- Justin Schuh is director of Chrome engineering at Google.
- Schuh discussed the latest developments in Chome’s plans to replacing tracking cookies.
- Because of his work, Insider named Schuh to our annual list of the 10 leaders transforming media in North America.
- Visit Insider’s Transforming Business homepage for more stories.
The race is on to find an alternative technology to replace the third-party tracking cookies advertisers use to target and measure online ads.
Google, owner of the world’s most popular web browser, set the countdown clock ticking last year when it said it would end support for third-party cookies in Chrome by 2022. It’s been experimenting with tools in its “Privacy Sandbox” that are designed to allow advertising to continue to work on the web but in a less privacy encroaching way.
Last month, Google said one of those new techniques — Federated Learning of Cohorts (also known as FLoC) — was “nearly as effective as cookie-based approaches” in its own tests. FLoC uses machine learning algorithms that run on a user’s device to cluster people into interest-based groups based on behavior like their browsing history. It’s now preparing to let other adtech companies experiment with some of its proposals.
Google’s rivals and other participants in the advertising ecosystem are watching Google’s moves closely and often with scrutiny. In the UK, the country’s competition regulator is even investigating a complaint from an advertising industry group that alleges Google’s decision to remove third-party cookies from Chrome and replace it with technologies from its Privacy Sandbox would limit competition in the digital ad market. Other companies have been adding feedback and discussing their own proposals for cookie alternatives in subcommittees of the World Wide Web consortium, or W3C, a key web standards group.
Insider spoke with Justin Schuh, security and privacy engineering director for Google Chrome, who is leading its Privacy Sandbox efforts. Schuh discussed how Chrome is attempting to assuage ad industry concerns about its cookie replacements, his ambitions for other browsers and platforms to adopt Privacy Sandbox-like solutions, and how Chrome is thinking about ways to give users more control how their data is used.
This interview has been edited for clarity and length.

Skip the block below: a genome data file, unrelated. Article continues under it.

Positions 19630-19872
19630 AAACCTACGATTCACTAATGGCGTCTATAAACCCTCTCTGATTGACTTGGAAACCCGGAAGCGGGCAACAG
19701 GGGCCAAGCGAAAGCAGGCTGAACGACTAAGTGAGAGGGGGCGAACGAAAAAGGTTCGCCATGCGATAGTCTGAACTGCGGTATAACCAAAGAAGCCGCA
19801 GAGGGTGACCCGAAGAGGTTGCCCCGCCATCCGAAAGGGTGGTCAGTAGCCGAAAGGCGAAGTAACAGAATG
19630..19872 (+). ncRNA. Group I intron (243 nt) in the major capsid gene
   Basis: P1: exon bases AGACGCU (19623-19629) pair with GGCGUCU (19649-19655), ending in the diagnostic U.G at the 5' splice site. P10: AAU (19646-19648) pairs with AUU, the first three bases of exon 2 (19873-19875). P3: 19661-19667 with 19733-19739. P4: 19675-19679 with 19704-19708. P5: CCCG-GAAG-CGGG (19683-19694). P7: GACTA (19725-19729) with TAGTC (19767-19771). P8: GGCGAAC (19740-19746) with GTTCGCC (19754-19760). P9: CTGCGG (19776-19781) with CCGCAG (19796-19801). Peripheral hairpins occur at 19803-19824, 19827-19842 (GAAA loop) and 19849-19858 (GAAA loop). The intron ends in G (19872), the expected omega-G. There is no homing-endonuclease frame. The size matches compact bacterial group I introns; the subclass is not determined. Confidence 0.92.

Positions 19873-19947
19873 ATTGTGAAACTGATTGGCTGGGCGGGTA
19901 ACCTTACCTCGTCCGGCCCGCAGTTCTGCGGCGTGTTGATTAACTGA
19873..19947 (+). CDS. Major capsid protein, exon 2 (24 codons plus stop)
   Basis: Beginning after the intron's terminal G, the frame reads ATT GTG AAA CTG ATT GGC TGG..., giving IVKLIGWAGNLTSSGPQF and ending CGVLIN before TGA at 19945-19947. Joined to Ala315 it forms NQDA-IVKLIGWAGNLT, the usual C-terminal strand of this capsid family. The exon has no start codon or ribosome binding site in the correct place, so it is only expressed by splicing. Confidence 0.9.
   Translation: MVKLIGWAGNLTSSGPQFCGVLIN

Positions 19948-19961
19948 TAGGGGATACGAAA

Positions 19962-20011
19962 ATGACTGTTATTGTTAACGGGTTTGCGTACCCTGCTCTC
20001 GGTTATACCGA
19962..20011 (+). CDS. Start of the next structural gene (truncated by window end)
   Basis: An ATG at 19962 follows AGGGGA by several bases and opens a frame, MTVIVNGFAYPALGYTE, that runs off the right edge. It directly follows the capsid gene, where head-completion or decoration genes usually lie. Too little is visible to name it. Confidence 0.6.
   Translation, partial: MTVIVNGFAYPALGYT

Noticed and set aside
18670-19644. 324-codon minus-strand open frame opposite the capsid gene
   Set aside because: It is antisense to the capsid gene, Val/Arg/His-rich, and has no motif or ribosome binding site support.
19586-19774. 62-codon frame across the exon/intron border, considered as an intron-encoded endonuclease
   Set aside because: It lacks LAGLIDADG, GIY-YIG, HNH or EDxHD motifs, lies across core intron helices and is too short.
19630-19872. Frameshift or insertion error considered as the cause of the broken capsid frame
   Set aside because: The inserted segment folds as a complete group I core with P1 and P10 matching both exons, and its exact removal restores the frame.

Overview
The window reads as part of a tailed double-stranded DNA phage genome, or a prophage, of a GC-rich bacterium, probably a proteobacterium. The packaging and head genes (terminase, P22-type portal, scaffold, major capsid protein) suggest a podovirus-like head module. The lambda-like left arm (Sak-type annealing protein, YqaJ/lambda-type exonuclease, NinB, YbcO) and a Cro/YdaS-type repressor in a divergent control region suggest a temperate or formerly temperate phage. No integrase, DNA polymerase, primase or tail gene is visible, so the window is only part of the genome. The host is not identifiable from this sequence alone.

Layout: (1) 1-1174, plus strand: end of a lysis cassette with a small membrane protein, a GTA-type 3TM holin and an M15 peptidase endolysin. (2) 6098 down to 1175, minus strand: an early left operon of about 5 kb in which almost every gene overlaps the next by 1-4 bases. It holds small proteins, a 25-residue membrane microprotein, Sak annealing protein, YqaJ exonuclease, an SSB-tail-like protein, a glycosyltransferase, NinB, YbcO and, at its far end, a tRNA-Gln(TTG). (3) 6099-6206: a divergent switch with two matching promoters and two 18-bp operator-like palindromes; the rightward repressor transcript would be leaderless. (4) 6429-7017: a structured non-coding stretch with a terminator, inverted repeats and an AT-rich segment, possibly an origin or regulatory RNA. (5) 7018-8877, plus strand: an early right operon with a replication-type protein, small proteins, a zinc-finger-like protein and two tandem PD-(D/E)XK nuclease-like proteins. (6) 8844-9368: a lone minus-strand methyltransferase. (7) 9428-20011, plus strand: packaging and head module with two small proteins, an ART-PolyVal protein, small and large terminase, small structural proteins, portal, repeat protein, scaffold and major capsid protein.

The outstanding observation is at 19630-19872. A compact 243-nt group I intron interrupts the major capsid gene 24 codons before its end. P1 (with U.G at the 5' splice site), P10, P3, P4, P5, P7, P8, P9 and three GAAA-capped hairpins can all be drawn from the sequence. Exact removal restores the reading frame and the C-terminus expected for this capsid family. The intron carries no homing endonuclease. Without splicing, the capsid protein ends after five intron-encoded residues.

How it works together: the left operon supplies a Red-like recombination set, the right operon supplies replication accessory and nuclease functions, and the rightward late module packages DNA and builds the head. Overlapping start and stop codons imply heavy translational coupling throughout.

Insider: Have you set a baseline for the minimum level of industry consensus for any of your given proposals before you go ahead and build them into Chrome?
Justin Schuh: That really comes down to discussions within the W3C; it comes down to the feedback we get from other partners; it comes down to reasoned decisions about what’s implementable.
I don’t know if ‘consensus’ is the right word because the web is a very complicated place with a lot of different players. It really comes down to what … seems to be in the best interest of the community at large.
Insider: If you had, for example, 80% of the participants in one of your W3C groups, saying, ‘This is awful!’ — but Chrome thought it was the right thing to do, would you still roll it out?
Schuh: I don’t know how to answer that because 80% of people that show up to the W3C is not actually a representative sample. The different groups that show up to the W3C represent wildly different sizes of companies, different footprint-players et cetera.
These are tough calls to make and because of that they can’t be distilled down to simple numbers.
Insider: Lots of those players argue that, whether intentional or not, the proposals as they stand seem to reduce everyone’s ability but Google to give advertisers an equivalent of what they have today when it comes to personalized targeting and measurement. How do you counter that?
Schuh: These proposals involve quite a bit of change. We are trying to build a fundamental privacy model for the web with much stronger guarantees of privacy than existed before.
I can’t speak from the Ads perspective because I’ve never worked at Ads. From the Chrome perspective, one of our top goals here was to ensure that we end up with a reasonably level playing field.